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“. . . . each one of you also must love his wife as he loves himself, and the wife must respect her husband.” — Ephesians 5:33
“Reckless words pierce like a sword, but the tongue of the wise brings healing.” — Proverbs 12:18
Picture this—both sides in a battle are lobbing grenades at each other. The grenades blow up causing much destruction on each side. Now imagine that the two sides fighting are really a husband and a wife. The “grenades” are words and actions—and somehow both partners seem surprised when they “blow up”! Lots of hurt. . . .lots of anger. . . .and it just gets worse and worse. The fighting can continue right into the divorce court.
If you’ve ever seen this happening in a couple, or experienced it yourself, you know that it’s just crazy! That’s why Dr. Emerson Eggerichs calls it “The Crazy Cycle” in his book, Love and Respect. Simply put (and not doing the book justice), Dr. Eggerichs believes that the husband who doesn’t feel respected reacts without love to his wife. And the flip side is also true—the wife who doesn’t feel loved reacts without respect to her husband. And so this disastrous cycle can begin. When he doesn’t feel respected, he reacts without love (maybe stonewalling, maybe avoiding). . . . so she reacts without respect (maybe yelling). . . . so he reacts without love. . . . so she reacts without respect. . . . . so he reacts without love. . . . and on and on and on. (Perhaps she doesn’t feel loved because he doesn’t know her love language? There’s another good book—The Five Love Languages, by Dr. Gary Chapman). Put deployment into the mix, with its mis-communications and misunderstandings, and the likelihood of the “crazy cycle” taking place can be pretty high. And the enemy, Satan, is so good at keeping that cycle going—just like you see on TV when “The Wheel of Fortune” is spun. But there is hope. . . .if we can understand what is going on.
Just last week I showed a wife, struggling in her marriage, the diagram of this crazy cycle in Dr Eggerichs’ book and asked her, “What does it take for The Crazy Cycle to stop?” She answered, “Well, the wife has to feel loved or the husband has to feel respected.” I asked, “Which?” After a while she could see that it really takes just one to break the cycle—but which one? Even if a wife does not feel loved, but she responds with respect for her husband. . . . and then he feels respected and offers love. . . . the cycle begins to slow down and can even be broken. Or even if a husband does not feel respected, but he responds to his wife with love. . . . the cycle can be broken. Who decides? Who goes first? The more mature. Or the one who feels they are the more mature. When both spouses are people of “basic goodwill,” it only takes one spouse acting in a selfless, forgiving manner to create the atmosphere in which unconditional love or unconditional respect can do its work through the power of the Holy Spirit.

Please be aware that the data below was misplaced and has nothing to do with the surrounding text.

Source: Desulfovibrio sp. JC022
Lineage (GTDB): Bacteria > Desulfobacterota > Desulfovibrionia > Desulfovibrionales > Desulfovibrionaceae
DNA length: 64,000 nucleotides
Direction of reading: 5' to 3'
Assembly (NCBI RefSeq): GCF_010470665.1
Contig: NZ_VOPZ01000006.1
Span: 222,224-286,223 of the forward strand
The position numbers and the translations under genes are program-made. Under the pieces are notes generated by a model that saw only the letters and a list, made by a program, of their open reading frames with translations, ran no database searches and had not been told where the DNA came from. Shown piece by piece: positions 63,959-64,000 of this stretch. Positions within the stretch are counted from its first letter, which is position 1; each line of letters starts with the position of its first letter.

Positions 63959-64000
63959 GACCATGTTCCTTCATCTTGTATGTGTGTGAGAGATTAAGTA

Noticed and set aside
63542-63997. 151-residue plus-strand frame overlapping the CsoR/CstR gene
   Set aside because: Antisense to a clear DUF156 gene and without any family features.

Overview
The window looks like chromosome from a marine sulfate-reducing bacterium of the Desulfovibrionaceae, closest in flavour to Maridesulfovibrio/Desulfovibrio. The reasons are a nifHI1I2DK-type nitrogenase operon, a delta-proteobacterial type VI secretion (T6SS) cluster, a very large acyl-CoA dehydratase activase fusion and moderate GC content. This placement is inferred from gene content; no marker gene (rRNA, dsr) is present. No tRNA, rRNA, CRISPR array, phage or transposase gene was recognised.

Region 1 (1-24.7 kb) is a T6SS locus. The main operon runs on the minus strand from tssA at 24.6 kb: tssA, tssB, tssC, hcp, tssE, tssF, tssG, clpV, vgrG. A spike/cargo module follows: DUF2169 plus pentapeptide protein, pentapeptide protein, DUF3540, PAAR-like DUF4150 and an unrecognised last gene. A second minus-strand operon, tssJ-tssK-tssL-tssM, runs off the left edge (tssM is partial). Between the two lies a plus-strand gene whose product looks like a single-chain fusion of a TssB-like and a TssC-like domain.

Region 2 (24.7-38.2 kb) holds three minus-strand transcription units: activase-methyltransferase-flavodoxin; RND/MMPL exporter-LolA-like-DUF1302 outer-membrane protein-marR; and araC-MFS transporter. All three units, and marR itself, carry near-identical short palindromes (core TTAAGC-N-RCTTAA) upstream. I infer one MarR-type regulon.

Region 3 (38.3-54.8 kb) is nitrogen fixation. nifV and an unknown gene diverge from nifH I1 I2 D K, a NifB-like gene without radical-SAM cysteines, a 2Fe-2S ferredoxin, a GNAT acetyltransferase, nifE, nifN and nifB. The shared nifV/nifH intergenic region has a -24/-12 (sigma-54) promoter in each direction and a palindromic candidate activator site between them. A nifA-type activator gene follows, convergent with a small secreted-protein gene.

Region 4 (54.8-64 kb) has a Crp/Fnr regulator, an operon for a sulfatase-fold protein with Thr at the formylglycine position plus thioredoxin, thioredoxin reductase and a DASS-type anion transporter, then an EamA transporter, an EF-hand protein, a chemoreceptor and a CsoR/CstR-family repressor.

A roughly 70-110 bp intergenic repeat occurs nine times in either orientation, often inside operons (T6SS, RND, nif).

You might say, “It’s just not that simple!” Really? We have all seen absolute messes, pure dysfunction in families boil down to one thing—selfishness. And we go about trying to fix things in just the opposite way from how God designed marriage—we try to fix lack of respect by being unloving. . . . and fix lack of love by being disrespectful. Right? As Dr. Phil would say, “Is it workin’ for you?”
Is it really possible to motivate someone to be loving by being disrespectful? Is it possible to motivate someone to be respectful by being unloving? The attitude of, “I’ll show you just how impossible you are!” just doesn’t hack it in marriage (or in other relationships, either).
It is the Holy Spirit who is going to come into a situation, convict hurting hearts to respond in forgiveness, and lead one of the spouses to respond in redemption—which just might save the marriage from the brink of dissolution. The Holy Spirit will also be there to remind us that the whole purpose of a husband and wife showing love and respect to each other is to glorify God and live in obedience to His Word. As Dr. Eggerichs says, “. . . your marriage is a test of your devotion to Christ.” (p. 295) As believers in Christ, have you ever thought of it that way?
At the end of Love and Respect, on the very last page, there is a “prayer of commitment”:
“Dear Father, I need You. I cannot love or respect perfectly, but I know You hear me when I ask You for help. Forgive me where I have been unloving or disrespectful. I open my heart to You, Father. I will not be fearful or angry at You or my spouse. I see myself and my spouse in a whole new light, and I forgive my spouse. I will appreciate my spouse as different, not wrong. Lord, fill my heart with love and reverence for You. Ultimately, this is about You and me. It isn’t about my spouse. Thank you for this enlightenment. My greatest reward comes from doing this unto You. Prepare me this day for those moments of conflict. I especially ask You to put love or respect in my heart when I feel unloved or disrespected. There is no credit for loving or respecting when it is easy. At this moment, I believe You hear me. I anticipate Your response. I have on my heart what is on Your heart. I thank You in advance for helping me take the next step. I believe You will reward me, and I believe this touches Your heart as I do this unto You. It’s between You and me. I am a true believer. In the name of Jesus Christ, Amen.” (p. 303)
And never forget the verse in Luke 1:37, “For nothing is impossible with God.”
Eggerichs, Dr. Emerson, Love and Respect (Nashville: Integrity Publishers, 2004)
Questions to Share:
1. When have you seen your marriage go into The Crazy Cycle? (We all have)
2. What can you do to get your marriage out of The Crazy Cycle, if you are stuck there?